This simplicity is what helps make Hoopa and the Clash of Ages shine; by just sitting down and watching the chaotic spectacle, you’ll have a fun time. Hoopa is a pretty charming character to boot.
Hoopa and the Clash of Ages is also a huge technical improvement over the previous film, with less reliance on CG bringing clearer, more vibrant visuals. So it’s a huge shame that this release is DVD only; I’d recommend picking up the previously released Blu-ray version of this film, especially as this is the best of the three films anyway (Our reviewer Demelza’s review of this can be read here.)
Speaking of which, this three film collection concludes with the final film of the XY era: Volcanion and the Mechanical Marvel. However, that last part of the title could be considered an exaggeration because rather than a marvel, the film is an example of great characters trapped in a sub-par movie. That may sound familiar, given my critique of Diancie and the Cocoon of Destruction, but that’s because all films in this collection – and plenty more in the franchise, fall under the same tired formula. For example, an introductory montage showcases Ash in battle as an uninspired remix of the current TV anime season’s theme song plays, the characters are surprised by the titular Pokémon speaking telepathy (despite telepathy being used all the way back in Pokémon the First Movie), and so forth.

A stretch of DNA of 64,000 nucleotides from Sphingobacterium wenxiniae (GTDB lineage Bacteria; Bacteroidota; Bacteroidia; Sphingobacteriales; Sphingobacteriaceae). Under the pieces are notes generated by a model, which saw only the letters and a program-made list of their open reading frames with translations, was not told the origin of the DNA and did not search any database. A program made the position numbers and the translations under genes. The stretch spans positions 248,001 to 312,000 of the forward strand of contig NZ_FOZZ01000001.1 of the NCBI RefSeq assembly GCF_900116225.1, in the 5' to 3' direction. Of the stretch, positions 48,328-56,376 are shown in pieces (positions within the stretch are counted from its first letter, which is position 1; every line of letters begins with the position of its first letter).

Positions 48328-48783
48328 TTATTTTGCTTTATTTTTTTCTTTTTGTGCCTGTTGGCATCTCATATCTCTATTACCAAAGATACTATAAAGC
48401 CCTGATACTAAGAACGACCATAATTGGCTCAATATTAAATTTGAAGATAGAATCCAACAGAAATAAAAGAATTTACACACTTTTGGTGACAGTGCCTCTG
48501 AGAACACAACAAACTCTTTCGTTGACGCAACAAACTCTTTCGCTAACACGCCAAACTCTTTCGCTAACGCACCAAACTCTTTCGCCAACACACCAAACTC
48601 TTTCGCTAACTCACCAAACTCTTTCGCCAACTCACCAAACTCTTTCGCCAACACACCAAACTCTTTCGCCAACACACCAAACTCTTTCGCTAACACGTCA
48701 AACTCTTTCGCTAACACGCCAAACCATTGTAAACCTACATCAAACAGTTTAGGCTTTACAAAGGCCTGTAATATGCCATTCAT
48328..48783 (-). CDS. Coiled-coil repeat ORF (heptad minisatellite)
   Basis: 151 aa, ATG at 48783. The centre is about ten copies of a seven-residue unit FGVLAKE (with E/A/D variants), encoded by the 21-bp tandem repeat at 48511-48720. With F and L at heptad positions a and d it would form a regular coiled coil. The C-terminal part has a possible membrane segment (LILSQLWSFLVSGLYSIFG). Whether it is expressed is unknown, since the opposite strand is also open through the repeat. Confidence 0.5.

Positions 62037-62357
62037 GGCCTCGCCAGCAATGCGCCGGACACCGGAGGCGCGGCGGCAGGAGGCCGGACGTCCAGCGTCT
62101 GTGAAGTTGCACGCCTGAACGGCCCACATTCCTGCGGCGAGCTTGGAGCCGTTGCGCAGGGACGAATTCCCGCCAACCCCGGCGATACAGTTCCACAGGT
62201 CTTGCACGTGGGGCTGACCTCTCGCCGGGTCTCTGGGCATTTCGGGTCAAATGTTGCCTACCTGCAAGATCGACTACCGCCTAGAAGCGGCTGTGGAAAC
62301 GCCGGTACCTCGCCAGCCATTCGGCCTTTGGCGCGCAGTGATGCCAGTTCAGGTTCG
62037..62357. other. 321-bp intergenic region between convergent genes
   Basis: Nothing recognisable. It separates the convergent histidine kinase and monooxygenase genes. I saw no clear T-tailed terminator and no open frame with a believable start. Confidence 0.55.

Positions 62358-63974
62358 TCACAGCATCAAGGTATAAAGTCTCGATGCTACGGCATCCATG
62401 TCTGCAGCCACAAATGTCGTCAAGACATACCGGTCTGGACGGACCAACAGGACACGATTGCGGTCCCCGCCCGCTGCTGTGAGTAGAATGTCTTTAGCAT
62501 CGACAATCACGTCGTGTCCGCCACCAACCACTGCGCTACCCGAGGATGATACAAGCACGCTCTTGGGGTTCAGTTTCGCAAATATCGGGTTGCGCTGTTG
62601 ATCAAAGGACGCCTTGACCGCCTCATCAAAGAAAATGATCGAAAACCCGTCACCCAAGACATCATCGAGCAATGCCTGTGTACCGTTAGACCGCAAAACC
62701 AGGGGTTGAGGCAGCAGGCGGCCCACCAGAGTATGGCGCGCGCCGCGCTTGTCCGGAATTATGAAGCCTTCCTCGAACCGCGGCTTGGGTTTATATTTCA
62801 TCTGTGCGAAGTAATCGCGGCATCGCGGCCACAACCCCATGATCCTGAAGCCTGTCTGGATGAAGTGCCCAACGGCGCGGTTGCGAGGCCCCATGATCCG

While the bond shared by Ash and Pikachu has become a glowing symbol of the relationship between people and Pokémon, the reality is sometimes not quite as peachy. When the Mythical Pokémon Volcanion fails in an attempt to rescue the mechanical rabbit Magearna from a thief, the fallout leaves him magnetically linked to an unassuming Ash, who just happens to be nearby on his journey through the Kalos region. This situation is less than ideal for the sagely yet arrogant Volcanion, who harbours a strong dislike of humans. Despite these strong feelings however, Volcanion soon realises that he will need Ash’s help to rescue Magearna, who could be the key to saving the mechanical Azoth Kingdom.